Just days before he was due to give evidence against the brother of the country’s then strongman leader Mahinda Rajapakse, two assailants on motorcycles blocked the car of the 50-year-old editor of the Sunday Leader newspaper before smashing the windows and stabbing him in the head.
The assassination is one of many unresolved killings of journalists carried out during Rajapakse’s decade in power — which also saw a 37-year conflict with Tamil separatists brought to a brutal conclusion, raising other ugly, unanswered questions.
Journalists and relatives will hold a vigil at Wickrematunge’s grave on Tuesday, to put a new spotlight on the case that drew US-led condemnation.
“Lasantha’s case attracted international attention, his killing was condemned globally, but we have not been able to secure justice yet,” Free Media Movement (FMM) spokesman C. Dodawatte told AFP.
“We want to use the tenth death anniversary to step up a campaign for justice for the dozens of journalists killed in the past two decades,” Dodawatte added.
Litany of sabotage
Before his death Wickrematunge — who endured years of harassment and intimidation for his work — had uncovered corruption in a multi-million dollar purchase of second-hand MiG planes from Ukraine implicating Rajapakse’s brother Gotabhaya, a top defence ministry official at the time.
Critics say the investigation into the killing has been a litany of deliberate sabotage and misdirection.
A doctor who performed the first autopsy reported that Wickrematunge was shot dead. But a second examination after the body was exhumed in September 2016 said he had been fatally stabbed in the head.
Furthermore, a deputy inspector-general of police who was initially in charge of the case was arrested for trying to destroy evidence before being released on bail, while the then-head of military intelligence was taken into custody for his alleged involvement in the killing.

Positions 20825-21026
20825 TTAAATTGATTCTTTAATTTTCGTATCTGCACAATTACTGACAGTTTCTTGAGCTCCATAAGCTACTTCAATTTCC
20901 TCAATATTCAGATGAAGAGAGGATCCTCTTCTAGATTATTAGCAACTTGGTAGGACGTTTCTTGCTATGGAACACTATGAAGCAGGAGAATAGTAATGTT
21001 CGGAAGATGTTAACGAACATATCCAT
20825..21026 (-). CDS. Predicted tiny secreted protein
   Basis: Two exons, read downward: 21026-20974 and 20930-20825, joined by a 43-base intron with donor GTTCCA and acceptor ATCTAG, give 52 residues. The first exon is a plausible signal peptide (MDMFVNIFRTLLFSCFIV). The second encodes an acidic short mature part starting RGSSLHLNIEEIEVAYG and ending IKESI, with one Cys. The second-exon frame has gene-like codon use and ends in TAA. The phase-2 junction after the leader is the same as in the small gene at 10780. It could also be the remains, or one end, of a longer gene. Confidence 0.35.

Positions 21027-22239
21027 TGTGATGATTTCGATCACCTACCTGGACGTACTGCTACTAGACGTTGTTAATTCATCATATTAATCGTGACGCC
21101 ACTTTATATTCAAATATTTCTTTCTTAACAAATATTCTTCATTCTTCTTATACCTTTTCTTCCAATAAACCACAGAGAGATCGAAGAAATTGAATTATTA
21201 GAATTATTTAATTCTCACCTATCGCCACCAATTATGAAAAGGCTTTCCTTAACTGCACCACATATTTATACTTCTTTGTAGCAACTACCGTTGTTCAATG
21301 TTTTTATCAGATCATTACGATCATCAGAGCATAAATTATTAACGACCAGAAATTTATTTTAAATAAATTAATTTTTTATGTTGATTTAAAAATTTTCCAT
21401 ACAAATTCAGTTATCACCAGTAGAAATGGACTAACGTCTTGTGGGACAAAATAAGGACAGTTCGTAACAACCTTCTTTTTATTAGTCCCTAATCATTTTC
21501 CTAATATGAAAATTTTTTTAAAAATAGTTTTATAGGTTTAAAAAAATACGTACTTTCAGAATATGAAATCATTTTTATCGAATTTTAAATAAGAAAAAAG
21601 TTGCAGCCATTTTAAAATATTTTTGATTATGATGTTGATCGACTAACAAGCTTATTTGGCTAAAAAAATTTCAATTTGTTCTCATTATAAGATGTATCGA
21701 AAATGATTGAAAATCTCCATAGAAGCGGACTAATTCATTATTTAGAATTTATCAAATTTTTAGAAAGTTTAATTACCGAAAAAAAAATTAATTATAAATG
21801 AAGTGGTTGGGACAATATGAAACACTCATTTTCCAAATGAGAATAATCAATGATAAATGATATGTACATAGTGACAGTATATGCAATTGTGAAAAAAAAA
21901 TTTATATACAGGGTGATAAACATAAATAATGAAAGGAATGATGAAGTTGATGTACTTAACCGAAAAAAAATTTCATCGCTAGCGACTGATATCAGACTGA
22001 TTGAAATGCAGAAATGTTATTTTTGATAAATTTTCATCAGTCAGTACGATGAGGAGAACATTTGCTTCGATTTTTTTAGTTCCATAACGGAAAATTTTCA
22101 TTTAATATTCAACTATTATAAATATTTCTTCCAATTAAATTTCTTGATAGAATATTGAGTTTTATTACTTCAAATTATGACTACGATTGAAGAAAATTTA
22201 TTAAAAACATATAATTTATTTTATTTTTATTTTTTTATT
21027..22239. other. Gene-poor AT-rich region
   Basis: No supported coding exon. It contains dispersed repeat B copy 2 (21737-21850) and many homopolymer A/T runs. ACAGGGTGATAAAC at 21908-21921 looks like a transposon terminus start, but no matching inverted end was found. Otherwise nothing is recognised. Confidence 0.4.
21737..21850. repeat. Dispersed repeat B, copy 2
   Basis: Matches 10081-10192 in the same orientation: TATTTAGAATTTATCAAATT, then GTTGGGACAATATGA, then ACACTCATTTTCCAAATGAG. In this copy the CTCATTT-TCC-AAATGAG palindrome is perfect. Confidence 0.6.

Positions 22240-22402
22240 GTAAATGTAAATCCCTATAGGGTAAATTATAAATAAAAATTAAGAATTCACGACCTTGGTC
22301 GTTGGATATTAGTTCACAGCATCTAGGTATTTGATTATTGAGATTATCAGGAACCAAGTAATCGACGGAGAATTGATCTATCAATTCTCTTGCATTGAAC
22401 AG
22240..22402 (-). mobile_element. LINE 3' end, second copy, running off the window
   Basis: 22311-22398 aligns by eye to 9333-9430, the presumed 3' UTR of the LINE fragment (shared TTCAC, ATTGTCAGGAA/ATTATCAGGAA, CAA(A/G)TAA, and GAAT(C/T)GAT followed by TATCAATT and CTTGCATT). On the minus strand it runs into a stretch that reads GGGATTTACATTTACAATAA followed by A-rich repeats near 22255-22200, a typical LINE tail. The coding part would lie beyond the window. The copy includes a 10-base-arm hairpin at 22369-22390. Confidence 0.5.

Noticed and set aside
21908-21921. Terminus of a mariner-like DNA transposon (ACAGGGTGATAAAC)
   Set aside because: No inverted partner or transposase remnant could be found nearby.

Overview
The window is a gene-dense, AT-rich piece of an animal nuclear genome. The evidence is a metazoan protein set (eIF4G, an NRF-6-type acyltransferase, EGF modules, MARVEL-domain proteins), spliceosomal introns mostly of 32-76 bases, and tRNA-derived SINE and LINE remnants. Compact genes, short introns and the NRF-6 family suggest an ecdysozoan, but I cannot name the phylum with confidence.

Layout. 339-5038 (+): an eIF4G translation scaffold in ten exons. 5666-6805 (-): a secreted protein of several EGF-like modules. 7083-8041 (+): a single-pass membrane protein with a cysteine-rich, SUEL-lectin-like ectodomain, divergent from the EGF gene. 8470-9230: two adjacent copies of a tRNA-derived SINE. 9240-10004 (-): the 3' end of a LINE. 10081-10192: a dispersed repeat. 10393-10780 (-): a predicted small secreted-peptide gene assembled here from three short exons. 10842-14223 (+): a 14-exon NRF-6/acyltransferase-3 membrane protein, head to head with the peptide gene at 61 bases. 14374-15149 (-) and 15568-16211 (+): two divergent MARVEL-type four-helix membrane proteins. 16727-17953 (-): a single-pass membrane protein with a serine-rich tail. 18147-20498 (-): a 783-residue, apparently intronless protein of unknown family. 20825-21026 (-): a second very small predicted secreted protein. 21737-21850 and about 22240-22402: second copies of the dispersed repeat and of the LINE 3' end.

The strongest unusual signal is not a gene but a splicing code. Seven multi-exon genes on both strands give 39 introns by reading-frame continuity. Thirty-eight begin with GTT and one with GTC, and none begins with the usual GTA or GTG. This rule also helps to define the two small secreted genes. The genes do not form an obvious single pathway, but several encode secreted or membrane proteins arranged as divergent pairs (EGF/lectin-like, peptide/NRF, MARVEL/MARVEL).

After Rajapakse lost a 2015 election, a breakthrough in the case saw investigators inform a court that army spies had been responsible for Wickrematunge’s killing.
A former army commander accused Gotabhaya in court of running a secret unit used to target journalists and dissidents during his brother’s presidency.
Gotabhaya has denied any link to the killings and remains under investigation for corruption related to the MiG deal.
Rajapakse staged a brief return to office last year amid a power struggle between the president and prime minister.
Shortly after his return, the lead investigator in the Wickrematunge case was transferred, sparking alarm among rights groups.
As the crisis dragged on, Amnesty said in November it was concerned about the “seeming interference by the authorities” into investigations into attacks on journalists and human rights violations during the civil war.
“Justice in these cases is long overdue,” it added.
Following widespread protests, President Maithripala Sirisena restored the investigator and Rajapakse was forced out of office.
Worth a killing
In a letter released to the media ahead of the anniversary of her father’s death, Wickrematunge’s daughter Ahimsa, who lives in Australia, said she had full confidence in the investigators.
But she doubted whether they would be allowed to do their job given Sirisena’s new political alliance with Rajapakse.
“It becomes clearer by the day that covering up the truth of the MiG deal was literally worth a killing,” she said.
Sirisena came to power in 2015 promising accountability for atrocities during the Tamil war as well as to reopen the investigations of media murders under the Rajapakse regime. Activists say he has failed to deliver.
Four months after Wickrematunge’s murder, Sri Lanka’s 37-year-long Tamil separatist war came to a bloody end. The rebel leadership was wiped out while some 40,000 Tamil civilians were also killed in the final months of fighting.
Successive Sri Lankan governments have resisted international calls for independent investigations.